terrific value for the dollar; in this case, the rising costs were
“worth it.” (Skinner et al. 2006).
Comparing cost effectiveness in Education and Health Care
is definitely like comparing apples to oranges. Consider our relatively
large investment in students who are identified as meeting certain
disability conditions as defined in the Federal Individuals with
Disabilities Education Act (IDEA). We do not measure success by
extended length of life. Instead, we measure success by increased
quality of life, self-sufficiency, contribution to the nation’s
productivity, and so on.
How can we tell if Education or Health Care is getting
better? One way is to analyze a particular type of well-defined
problem. Health Care can point to the problem of measles, where we in
the United States once had millions of cases per year and now have less
than 200 cases per year. The worldwide eradication of smallpox provides
another excellent example.
In Health Care, we can also look
at very difficult problems, such as AIDS. This disease is being fought
worldwide. The popular press keeps us informed on progress—and, the
lack thereof—in treatment, prevention, and incidence of the disease.
education, we can gather data on the percentage of students who
graduate from high school with their age cohort. Our nation has set a
high priority on increasing the percentage of students who graduate
from high school or who obtain a still higher level of formal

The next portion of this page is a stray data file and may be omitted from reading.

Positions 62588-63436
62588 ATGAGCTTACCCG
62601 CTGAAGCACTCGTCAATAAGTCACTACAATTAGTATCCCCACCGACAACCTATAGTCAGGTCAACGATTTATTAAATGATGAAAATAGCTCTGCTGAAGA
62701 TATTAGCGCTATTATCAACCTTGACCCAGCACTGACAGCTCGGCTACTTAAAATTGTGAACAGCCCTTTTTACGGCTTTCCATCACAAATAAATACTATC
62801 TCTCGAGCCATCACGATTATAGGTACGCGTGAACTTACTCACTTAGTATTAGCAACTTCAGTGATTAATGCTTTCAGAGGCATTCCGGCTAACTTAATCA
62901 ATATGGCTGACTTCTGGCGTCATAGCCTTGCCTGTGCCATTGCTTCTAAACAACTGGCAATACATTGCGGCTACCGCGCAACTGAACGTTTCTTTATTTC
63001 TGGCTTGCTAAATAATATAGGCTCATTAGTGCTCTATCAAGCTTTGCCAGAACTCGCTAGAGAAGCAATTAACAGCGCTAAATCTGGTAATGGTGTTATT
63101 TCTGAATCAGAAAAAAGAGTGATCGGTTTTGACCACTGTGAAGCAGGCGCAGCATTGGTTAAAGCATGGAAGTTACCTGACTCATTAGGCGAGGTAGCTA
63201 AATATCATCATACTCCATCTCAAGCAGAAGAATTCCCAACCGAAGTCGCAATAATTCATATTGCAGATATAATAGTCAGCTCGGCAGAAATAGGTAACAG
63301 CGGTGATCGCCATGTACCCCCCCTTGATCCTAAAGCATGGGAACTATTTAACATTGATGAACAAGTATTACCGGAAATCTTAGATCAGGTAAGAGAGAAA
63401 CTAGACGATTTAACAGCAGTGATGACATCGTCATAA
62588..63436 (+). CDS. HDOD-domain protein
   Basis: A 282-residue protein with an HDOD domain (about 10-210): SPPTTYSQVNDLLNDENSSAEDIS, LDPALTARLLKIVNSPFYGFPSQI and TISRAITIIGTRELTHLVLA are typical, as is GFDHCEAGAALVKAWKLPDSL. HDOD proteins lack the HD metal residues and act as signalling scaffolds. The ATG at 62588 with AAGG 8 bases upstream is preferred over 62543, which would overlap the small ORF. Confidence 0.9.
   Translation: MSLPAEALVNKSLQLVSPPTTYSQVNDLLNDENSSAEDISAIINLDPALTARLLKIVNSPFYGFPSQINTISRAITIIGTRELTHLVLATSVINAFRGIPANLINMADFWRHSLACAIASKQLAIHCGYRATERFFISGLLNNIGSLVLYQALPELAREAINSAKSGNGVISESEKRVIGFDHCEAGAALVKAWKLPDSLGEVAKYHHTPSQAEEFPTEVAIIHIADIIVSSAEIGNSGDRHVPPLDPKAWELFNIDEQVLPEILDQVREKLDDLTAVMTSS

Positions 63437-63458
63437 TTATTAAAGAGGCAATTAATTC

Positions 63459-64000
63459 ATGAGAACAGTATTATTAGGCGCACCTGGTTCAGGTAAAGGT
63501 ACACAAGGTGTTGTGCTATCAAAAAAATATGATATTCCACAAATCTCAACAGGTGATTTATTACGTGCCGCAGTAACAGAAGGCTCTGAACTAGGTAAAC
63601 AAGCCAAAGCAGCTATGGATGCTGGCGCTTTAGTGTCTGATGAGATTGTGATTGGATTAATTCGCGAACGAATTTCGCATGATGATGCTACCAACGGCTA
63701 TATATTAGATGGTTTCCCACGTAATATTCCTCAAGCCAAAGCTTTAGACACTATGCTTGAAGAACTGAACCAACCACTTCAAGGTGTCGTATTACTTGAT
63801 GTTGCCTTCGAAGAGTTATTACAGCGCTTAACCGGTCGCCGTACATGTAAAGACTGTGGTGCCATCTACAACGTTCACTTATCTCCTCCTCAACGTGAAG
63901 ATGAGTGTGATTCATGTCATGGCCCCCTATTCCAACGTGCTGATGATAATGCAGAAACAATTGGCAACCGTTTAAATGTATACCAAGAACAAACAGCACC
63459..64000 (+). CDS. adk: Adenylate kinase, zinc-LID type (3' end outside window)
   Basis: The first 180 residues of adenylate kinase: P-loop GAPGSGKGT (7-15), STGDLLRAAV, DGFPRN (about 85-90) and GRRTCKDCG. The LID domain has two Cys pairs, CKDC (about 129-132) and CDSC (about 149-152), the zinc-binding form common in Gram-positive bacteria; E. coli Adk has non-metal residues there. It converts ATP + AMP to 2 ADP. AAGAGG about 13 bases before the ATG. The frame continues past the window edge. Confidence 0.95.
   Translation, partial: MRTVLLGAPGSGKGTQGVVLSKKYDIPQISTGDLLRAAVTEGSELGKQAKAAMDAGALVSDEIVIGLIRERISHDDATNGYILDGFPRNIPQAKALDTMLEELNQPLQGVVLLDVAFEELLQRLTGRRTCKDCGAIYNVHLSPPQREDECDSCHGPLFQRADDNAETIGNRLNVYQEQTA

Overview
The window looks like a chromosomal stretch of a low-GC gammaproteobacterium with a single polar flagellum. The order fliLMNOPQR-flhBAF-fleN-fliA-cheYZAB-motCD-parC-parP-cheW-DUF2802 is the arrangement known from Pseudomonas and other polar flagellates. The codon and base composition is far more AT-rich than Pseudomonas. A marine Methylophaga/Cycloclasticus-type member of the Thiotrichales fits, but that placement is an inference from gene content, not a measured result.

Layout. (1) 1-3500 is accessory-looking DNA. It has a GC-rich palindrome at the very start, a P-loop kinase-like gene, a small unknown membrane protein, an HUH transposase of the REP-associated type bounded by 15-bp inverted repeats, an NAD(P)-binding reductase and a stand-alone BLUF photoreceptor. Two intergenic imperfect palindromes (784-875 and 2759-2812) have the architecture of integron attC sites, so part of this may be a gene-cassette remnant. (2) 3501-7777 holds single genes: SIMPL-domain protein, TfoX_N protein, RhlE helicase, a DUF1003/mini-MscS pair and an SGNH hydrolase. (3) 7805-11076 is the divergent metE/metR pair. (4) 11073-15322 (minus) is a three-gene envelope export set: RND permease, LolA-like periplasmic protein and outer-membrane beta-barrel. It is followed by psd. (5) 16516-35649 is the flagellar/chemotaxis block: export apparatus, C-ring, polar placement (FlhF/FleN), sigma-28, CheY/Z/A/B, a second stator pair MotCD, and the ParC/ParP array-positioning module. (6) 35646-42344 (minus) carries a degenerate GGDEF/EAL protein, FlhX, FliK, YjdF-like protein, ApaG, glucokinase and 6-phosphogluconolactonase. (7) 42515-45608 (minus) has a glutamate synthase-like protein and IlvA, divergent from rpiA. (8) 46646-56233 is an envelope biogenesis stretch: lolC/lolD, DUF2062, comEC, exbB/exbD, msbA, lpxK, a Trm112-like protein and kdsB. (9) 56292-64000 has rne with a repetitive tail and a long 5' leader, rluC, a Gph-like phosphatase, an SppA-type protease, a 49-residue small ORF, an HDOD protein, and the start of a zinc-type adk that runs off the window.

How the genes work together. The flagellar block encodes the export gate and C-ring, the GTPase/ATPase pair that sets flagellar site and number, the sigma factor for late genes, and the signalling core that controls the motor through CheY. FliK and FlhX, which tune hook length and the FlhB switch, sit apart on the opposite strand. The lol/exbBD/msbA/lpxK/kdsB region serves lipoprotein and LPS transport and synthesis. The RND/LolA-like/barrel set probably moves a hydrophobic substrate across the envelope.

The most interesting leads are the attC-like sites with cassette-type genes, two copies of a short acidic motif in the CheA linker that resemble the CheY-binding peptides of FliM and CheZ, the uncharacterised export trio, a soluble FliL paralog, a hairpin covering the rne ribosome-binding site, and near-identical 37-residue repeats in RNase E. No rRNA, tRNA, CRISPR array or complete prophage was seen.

schooling. We know, of course, that “graduation from high school” is a
very broad term, with huge differences between the learning of
More About Education
education, we can track students over a number of years and attempt to
find causal relationships between performance and treatment (class
sizes, qualifications of teachers, and so on). For example, John
Friedman (2010) presents results from tracking a large number of
kindergarten students well into adulthood. He found that smaller
classes and more experienced teachers contribute to above average
success in Kindergarten, and such above average early success is a
predictor of continuing above average success.
one of the problem areas and a major source of goals in
education. However, research in this area requires agreeing on a
definition of literacy and the development of valid, reliable, and fair
measurement of literacy. Currently, an “average” adult in the United
States reads at a 7th or 8th grade level. Quoting from http://en.wikipedia.org/wiki/Literacy_in_the_United_States
five-year, $14 million [26,700 subjects] study of U.S. adult literacy
involving lengthy interviews of U.S. adults, the most comprehensive
study of literacy ever commissioned by the U.S. government, was
released in September 1993. … This government study showed that 21% to
23% of adult
Americans were not "able to locate information in text", could not
"make low-level inferences using printed materials", and were unable to